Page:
Columnist
Share this content

AICPA Asks for Estimated Tax Penalty Relief

Jan 10th 2019
Columnist
Share this content
Relief from estimated tax penalty
Tempura_iStock_penalty
Relief from estimated tax penalty

A powerful ally of taxpayers, the American Institute of CPAs (AICPA) has formally asked the IRS to grant relief from certain estimated tax penalties triggered by the Tax Cuts and Jobs Act (TCJA).

Generally, individual taxpayers must pay estimated tax through withholding or quarterly installment payments or both. Failing to do so may result in an underpayment penalty.

However, this may be avoided under a safe harbor rule based on 90 percent of current tax liability or 100 percent of the prior year’s tax liability (110 percent if the taxpayer’s AGI exceeded $150,000). Corporations are required to pay at least 100 percent of current tax liability or 100 percent of the tax shown on their return for the prior year. These rules are covered under Sections 6654 and 6655, respectively.

In a letter sent by the AICPA to IRS Commissioner Chuck Rettig and Kirsten Wielobob, Commissioner Deputy for Services and Enforcement, chairperson of the AICPA Tax Executive Committee, Annette Nellen, requested the Treasury Department to issue guidance that “the additional amount of tax due as a result of Section 965 is not included in the calculation of a taxpayer’s required annual payment for purposes of sections 6654 and 6655 for the 2018 and subsequent tax years.” Section 965 governs the inclusion of income from certain foreign entities.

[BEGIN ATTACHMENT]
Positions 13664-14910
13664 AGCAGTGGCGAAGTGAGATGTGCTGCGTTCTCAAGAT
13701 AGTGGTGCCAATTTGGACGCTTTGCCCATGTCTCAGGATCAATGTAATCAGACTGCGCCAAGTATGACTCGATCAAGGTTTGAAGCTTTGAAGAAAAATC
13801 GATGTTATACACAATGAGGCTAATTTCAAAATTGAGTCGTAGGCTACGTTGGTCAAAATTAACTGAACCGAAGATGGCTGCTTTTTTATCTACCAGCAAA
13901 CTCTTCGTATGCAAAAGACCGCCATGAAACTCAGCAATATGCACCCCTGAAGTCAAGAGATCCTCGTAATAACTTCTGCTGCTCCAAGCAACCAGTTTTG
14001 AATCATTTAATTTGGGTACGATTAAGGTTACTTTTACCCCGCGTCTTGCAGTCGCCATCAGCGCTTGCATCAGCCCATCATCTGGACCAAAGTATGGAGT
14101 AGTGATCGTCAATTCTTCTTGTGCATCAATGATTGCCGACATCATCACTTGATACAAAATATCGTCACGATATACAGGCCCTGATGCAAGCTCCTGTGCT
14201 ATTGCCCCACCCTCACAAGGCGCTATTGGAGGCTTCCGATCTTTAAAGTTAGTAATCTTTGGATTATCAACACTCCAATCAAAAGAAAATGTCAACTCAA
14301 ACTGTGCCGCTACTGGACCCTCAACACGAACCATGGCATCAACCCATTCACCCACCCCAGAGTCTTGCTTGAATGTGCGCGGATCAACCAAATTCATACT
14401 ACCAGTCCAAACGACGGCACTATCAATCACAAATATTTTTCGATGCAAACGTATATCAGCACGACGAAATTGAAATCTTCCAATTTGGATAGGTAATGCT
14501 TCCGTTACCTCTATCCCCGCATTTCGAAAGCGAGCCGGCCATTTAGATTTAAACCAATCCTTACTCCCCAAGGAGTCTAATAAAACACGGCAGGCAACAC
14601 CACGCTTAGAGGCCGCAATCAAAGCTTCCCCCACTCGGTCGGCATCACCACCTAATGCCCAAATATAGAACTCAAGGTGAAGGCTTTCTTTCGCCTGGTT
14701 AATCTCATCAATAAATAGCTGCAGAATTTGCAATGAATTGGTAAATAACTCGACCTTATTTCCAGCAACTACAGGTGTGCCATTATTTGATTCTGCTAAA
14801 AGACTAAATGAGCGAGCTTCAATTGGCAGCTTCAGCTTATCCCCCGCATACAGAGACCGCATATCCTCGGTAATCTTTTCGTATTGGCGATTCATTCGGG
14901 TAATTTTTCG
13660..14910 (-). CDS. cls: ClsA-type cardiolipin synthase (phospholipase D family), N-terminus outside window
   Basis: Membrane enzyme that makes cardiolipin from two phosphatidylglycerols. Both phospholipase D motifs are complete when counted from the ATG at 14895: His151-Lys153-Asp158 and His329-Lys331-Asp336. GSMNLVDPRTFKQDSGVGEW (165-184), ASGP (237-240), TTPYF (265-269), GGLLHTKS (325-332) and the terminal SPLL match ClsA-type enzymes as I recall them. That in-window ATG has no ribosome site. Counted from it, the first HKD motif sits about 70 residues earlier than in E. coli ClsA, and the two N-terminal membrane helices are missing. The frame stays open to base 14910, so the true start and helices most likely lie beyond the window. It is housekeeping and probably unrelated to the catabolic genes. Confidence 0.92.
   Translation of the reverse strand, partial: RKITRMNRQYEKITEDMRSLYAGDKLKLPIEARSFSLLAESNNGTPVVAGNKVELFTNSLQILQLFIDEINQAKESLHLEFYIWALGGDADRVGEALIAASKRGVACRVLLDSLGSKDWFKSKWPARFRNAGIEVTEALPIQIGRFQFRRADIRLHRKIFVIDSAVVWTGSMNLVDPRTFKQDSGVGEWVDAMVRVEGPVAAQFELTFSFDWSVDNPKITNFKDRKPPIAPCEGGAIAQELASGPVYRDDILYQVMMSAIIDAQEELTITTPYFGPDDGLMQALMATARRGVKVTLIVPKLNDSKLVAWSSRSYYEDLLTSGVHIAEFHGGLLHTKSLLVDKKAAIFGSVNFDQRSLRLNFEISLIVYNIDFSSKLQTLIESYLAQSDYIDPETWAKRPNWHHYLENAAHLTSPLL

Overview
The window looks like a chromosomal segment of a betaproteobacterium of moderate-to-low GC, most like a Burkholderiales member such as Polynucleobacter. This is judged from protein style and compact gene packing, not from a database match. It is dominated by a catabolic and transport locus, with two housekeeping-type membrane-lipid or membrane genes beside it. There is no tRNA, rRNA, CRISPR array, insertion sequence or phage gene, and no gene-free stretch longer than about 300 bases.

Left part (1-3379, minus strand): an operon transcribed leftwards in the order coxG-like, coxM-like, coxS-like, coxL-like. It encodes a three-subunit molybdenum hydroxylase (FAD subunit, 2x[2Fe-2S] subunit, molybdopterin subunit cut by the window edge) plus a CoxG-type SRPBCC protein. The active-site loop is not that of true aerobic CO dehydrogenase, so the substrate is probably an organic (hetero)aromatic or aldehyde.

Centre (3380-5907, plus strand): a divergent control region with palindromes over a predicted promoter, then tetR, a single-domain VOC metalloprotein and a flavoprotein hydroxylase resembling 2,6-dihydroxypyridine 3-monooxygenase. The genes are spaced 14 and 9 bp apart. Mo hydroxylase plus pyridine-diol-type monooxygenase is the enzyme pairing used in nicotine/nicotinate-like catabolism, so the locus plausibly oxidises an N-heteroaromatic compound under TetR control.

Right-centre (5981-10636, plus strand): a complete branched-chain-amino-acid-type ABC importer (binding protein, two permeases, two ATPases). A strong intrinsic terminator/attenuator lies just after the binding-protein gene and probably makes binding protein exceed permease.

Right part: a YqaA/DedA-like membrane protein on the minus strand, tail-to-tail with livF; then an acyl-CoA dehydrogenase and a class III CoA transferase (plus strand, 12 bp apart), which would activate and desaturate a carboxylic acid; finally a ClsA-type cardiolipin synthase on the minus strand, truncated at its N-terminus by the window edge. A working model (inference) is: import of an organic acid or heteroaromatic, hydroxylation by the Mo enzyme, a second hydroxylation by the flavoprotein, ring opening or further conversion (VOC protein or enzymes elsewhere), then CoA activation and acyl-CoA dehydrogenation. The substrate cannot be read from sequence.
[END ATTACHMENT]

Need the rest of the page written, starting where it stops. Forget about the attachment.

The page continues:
“Taxpayers faced substantial uncertainties relating to how to determine the amount of their actual tax liability for the 2018 taxable year as regulations addressing many of the statutory changes made by the TCJA were not yet available or were released late in the year as proposed regulations,” wrote Nellen. 

“Taxpayers who were subject to Section 965 inclusions had their 2017 tax liability significantly inflated by a one-time amount. The calculation and inclusion of the separate tax liability under Section 965 creates uncertainty among taxpayers as to what amount from their 2017 return represents the safe harbor amount,” she stated.

For example, a taxpayer must choose from the following possible safe harbor amounts:

  • The non-Section 965 tax liability (i.e. their regular tax liability);
  • The regular tax liability plus the first installment payment of their Section 965 tax liability with a Section 965(h) election; or
  • The regular tax liability plus the entire amount of their Section 965 tax liability.

Nellen went on to say that the determination of the correct safe harbor amount is further complicated for S corporation shareholders who elected under Section 965(i) to defer the entire Section 965 tax liability until the occurrence of a triggering event. In subsequent tax years, a similar issue reoccurs if a taxpayer was required to make a Section 965 installment payment in the prior year, she stated.

The IRS often reacts favorably to requests from the AICPA. We will keep an eye on further developments.

Replies (1)

Please login or register to join the discussion.

ultimate-tax-and-accounting
By ultimatetacs
Feb 5th 2019 13:48

Thanks for sharing informative info about aicpa - estimated tax penalty.

Thanks (0)